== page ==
More than 11.4 million Americans tuned in Monday to watch Jimmy Fallon take over as host of NBC's "The Tonight Show" in the wake of Jay Leno's retirement, the network said Tuesday.
Twenty percent of households in 56 local markets watching television at midnight (0500 GMT) tuned in to Fallon, it said, sharing preliminary data from Nielsen Media Research.
The figures don't necessarily take into account those who went onto the Internet on Tuesday to catch segments posted on YouTube or on the Hulu streaming website co-owned by NBC.
Eleven million viewers is a strong number by US television standards, particularly in the late-night slot. In prime time, a hit show can expect up to 15 million to 20 million viewers.
NBC said "The Tonight Show" -- which started a half-hour later than usual due to Winter Olympics coverage -- was "easily the number-one non-Olympic telecast" on Monday, as well as the evening's dominant late-night program across all networks.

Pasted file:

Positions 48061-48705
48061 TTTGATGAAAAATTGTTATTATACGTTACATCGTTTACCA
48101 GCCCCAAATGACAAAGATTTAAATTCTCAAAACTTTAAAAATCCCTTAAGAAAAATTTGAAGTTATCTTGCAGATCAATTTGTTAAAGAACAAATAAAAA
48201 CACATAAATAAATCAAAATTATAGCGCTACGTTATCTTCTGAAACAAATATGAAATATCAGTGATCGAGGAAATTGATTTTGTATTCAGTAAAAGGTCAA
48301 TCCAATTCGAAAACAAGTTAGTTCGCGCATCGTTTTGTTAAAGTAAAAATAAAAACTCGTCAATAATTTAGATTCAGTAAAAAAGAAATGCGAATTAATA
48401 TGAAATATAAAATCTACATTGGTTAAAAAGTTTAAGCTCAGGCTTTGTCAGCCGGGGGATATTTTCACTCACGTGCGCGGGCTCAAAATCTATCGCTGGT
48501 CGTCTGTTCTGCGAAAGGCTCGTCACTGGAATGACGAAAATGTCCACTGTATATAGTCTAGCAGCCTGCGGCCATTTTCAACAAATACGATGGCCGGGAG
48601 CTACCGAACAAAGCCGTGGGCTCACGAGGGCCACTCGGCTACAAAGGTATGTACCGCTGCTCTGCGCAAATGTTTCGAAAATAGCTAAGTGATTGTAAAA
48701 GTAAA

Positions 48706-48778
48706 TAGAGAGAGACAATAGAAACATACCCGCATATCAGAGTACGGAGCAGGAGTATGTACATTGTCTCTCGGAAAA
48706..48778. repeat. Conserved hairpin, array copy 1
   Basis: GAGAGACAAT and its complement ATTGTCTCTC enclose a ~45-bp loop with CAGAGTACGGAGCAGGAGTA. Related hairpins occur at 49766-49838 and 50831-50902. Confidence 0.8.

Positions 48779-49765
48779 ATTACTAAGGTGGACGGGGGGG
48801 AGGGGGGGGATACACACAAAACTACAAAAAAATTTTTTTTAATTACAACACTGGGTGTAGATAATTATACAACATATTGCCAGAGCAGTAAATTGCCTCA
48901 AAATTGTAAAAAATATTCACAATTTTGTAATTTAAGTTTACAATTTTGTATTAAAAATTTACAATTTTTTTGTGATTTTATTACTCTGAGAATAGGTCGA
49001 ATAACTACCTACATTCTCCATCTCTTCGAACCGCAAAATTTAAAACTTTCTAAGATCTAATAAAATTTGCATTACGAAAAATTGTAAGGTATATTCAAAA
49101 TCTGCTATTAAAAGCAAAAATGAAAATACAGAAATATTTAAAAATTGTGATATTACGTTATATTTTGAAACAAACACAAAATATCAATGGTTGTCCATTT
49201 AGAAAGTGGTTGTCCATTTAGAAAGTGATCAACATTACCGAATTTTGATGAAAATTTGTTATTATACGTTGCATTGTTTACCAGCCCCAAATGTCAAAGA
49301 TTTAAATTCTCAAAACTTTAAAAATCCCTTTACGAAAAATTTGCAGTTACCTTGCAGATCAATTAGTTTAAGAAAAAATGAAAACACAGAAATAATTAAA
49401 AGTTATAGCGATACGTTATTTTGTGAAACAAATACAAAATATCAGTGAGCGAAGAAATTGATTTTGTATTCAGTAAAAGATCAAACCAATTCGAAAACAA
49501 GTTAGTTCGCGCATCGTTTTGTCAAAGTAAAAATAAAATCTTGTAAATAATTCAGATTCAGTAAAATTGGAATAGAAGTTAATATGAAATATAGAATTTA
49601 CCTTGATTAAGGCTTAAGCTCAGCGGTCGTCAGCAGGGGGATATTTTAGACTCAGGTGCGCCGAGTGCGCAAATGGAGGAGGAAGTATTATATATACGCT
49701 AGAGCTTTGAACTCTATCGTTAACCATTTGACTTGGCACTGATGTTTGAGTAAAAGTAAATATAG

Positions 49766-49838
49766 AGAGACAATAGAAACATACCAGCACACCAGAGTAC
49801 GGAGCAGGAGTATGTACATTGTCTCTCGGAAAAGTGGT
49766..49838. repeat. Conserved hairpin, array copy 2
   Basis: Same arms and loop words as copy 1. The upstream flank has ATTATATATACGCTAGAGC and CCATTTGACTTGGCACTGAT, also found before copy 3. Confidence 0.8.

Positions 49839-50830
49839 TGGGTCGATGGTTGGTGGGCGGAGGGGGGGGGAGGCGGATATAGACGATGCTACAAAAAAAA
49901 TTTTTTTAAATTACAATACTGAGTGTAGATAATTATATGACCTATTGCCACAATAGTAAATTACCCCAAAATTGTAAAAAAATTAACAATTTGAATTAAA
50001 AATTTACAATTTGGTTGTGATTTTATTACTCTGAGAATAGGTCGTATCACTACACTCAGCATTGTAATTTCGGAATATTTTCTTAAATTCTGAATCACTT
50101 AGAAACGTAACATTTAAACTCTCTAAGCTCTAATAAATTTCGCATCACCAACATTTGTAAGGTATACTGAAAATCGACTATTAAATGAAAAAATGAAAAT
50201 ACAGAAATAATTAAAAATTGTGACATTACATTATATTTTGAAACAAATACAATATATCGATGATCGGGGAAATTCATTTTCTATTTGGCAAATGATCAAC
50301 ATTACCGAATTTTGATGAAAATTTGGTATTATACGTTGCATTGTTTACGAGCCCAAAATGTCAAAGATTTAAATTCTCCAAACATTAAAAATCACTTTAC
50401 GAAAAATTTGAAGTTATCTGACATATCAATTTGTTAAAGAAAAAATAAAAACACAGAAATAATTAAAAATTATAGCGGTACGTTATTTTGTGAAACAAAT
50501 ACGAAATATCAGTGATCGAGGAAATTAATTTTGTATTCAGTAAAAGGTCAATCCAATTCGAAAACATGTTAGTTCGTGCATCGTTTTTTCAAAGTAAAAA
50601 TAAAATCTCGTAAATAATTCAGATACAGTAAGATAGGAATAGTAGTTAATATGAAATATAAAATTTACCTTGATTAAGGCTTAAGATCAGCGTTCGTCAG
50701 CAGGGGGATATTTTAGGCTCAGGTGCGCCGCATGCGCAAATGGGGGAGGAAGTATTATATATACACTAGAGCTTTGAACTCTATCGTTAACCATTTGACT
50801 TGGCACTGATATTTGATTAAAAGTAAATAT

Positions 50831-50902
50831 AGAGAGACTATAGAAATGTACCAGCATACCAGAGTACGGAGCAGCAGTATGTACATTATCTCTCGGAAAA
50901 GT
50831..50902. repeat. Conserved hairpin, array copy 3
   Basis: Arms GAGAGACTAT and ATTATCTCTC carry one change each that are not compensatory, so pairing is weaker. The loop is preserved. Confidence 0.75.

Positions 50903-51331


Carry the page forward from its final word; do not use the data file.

Trailing well behind were CBS's "The Late Show with David Letterman" and ABC's "Jimmy Kimmel Live" each with five percent of households tuned in.
Leno, 63, signed off from "The Tonight Show" after 22 years on February 6 as NBC relocated the show from Los Angeles to New York and put Fallon, 39, in the host's chair in a bid to attract a younger, hipper demographic.
"I really don't know how I got here," said Fallon to a cheering studio audience after passing through a blue curtain to take the reins of one of the greatest franchises in American television.
"I just want to do the best I can, and take care of the show for a while," he added. "If you guys let me stick around long enough, maybe I'll get the hang of it."
Fallon's guests Monday included rapper/actor Will Smith and Irish rock band U2, performing atop Rockefeller Center, plus a parade of celebrities including Lady Gaga, Lindsay Lohan, Mike Tyson and Robert De Niro who paid back mock $100 bets that he'd never host the show.
"Welcome to 11:30, bitch!" shouted Stephen Colbert, who hosts his own political late-night show on Comedy Central in the same time slot, as he ceremoniously dumped a bucket of pennies onto the new kid on the block.